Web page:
If you're a good filmmaker, you'll admit that every opportunity when you're making a film is a learning process, that you're going to take away something that's going to make you a better filmmaker. Do you anticipate leaving No Sleep 'til Film Fest maybe thinking, "I probably will end up being a better filmmaker because of this"?

Always. I was very fortunate to teach for a few years at the college level. I never learned more about writing than from my students. And I think one of the greatest aspects of my job as an executive at AGBO is being able to champion other writers' voices, other filmmakers' voices. I've learned so much from all of them, and I'm very excited for this competition among all the initiatives that we do. We do an Italian American film festival [the Russo Brothers Italian American Film Forum]. We also work with filmmakers coming out of Slamdance and AFI. And every time we develop a partnership with one of these filmmakers, you learn more, and you grow more as an artist yourself. It's partially selfish on our part, but we really do get a lot of joy out of fostering these relationships and really digging into what works for them, because that's how you learn new tips yourself.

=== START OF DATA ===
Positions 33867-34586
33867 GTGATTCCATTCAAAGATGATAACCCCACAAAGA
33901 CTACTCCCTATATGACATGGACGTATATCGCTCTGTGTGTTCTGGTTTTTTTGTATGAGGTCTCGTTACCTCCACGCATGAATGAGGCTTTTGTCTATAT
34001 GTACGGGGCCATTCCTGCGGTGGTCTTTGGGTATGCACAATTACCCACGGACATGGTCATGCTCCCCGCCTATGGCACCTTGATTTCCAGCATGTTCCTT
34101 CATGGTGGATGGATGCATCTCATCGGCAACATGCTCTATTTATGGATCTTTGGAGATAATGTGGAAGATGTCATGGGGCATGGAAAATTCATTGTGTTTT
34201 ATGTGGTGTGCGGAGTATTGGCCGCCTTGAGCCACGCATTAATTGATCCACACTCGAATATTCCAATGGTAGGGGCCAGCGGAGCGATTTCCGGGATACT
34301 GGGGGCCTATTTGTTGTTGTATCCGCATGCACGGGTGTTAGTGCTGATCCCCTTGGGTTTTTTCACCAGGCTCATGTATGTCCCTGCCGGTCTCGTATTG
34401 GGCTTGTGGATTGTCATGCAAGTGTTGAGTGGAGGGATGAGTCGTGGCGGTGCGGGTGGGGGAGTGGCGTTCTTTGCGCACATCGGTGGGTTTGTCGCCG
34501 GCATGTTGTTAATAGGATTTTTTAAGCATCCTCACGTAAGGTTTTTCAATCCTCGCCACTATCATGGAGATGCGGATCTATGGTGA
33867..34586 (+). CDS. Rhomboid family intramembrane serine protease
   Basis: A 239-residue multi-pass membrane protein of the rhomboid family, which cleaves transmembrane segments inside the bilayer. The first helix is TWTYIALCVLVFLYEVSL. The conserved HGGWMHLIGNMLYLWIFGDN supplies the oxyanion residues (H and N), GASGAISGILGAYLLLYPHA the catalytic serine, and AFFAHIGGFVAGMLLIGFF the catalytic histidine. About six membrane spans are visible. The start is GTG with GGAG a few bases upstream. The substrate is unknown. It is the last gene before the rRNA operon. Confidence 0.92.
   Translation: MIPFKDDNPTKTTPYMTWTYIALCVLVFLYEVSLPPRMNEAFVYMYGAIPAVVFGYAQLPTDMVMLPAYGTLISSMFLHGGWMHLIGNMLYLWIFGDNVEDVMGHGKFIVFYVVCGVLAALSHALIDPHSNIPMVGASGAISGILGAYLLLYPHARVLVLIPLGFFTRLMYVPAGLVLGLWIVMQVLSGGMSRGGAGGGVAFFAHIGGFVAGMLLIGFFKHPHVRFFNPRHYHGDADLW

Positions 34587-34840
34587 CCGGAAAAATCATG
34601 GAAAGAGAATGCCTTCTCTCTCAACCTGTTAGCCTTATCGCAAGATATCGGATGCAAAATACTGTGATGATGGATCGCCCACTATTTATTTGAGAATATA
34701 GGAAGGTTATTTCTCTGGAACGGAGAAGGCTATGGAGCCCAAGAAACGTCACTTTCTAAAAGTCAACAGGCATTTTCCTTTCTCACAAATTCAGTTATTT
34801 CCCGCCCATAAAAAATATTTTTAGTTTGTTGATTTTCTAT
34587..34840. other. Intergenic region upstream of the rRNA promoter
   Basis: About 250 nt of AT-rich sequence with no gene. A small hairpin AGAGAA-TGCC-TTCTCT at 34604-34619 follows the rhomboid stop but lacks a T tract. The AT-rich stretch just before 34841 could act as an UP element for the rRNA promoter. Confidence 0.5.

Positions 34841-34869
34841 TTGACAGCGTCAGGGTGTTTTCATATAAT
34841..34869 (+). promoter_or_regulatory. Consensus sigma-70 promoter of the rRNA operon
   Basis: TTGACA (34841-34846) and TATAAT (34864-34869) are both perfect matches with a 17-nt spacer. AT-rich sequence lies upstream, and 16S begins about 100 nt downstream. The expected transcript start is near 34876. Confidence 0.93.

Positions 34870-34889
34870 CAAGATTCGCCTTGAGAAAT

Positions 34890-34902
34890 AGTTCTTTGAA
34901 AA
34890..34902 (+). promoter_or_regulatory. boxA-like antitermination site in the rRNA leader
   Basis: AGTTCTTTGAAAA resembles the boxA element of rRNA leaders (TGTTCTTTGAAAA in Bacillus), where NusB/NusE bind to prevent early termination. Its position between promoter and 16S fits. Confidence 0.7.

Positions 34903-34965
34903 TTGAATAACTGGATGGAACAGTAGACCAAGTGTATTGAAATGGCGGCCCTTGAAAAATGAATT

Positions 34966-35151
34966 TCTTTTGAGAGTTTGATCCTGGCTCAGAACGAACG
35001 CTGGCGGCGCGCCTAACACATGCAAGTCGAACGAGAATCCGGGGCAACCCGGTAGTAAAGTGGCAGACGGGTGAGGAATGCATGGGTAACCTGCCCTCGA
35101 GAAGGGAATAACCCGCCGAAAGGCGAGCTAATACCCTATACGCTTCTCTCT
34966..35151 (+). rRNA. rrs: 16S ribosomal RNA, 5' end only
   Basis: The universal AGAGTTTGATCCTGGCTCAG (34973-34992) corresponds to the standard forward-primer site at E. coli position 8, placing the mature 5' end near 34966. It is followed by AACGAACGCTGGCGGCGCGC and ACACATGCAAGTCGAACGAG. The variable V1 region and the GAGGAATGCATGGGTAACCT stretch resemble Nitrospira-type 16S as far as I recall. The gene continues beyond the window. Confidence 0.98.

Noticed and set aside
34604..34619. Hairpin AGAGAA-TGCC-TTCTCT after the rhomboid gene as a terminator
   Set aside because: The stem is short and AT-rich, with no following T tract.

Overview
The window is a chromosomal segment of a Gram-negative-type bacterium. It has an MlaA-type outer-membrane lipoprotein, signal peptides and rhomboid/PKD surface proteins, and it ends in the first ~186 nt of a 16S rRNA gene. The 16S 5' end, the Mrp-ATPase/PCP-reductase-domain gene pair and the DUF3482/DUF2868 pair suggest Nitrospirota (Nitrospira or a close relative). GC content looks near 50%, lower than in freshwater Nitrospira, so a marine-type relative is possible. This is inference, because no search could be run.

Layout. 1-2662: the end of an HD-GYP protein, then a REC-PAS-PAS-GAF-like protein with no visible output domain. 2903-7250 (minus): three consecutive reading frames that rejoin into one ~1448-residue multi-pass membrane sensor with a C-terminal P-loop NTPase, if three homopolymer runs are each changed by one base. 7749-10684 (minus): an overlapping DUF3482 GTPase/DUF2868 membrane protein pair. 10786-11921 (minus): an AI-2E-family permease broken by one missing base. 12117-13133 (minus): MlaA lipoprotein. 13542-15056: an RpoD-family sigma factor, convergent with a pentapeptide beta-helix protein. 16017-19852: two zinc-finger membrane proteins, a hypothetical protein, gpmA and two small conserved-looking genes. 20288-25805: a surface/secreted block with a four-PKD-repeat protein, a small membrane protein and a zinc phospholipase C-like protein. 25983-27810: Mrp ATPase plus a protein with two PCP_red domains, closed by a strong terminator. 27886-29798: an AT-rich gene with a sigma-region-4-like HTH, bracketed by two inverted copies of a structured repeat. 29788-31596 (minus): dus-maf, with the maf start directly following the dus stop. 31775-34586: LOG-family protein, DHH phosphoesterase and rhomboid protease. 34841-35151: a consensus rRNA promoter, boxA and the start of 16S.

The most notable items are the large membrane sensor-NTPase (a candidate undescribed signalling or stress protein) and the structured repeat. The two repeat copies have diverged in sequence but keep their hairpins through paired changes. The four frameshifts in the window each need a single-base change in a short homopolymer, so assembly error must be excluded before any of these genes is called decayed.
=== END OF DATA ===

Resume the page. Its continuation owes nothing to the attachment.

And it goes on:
Revisiting The Winter Soldier and looking ahead to another film with Chris Evans

Which of the four MCU films that your brothers have directed impacted you the most?

I was obviously very impressed with all of them for different reasons, but Winter Soldier certainly impacted me the most. It was just indicative of a great moment of transition for them as directors, also it was their entrance into the MCU. They came in with a fresh take and a fresh idea and without, for lack of a better word, the burden of having to service other storylines that they were carrying over, as they did in the later films especially. But I just remember being knocked over when I saw that for the first time and just really inspired, in awe of the work that they did on that one. They took the character to such a different place, and I think it was quite refreshing.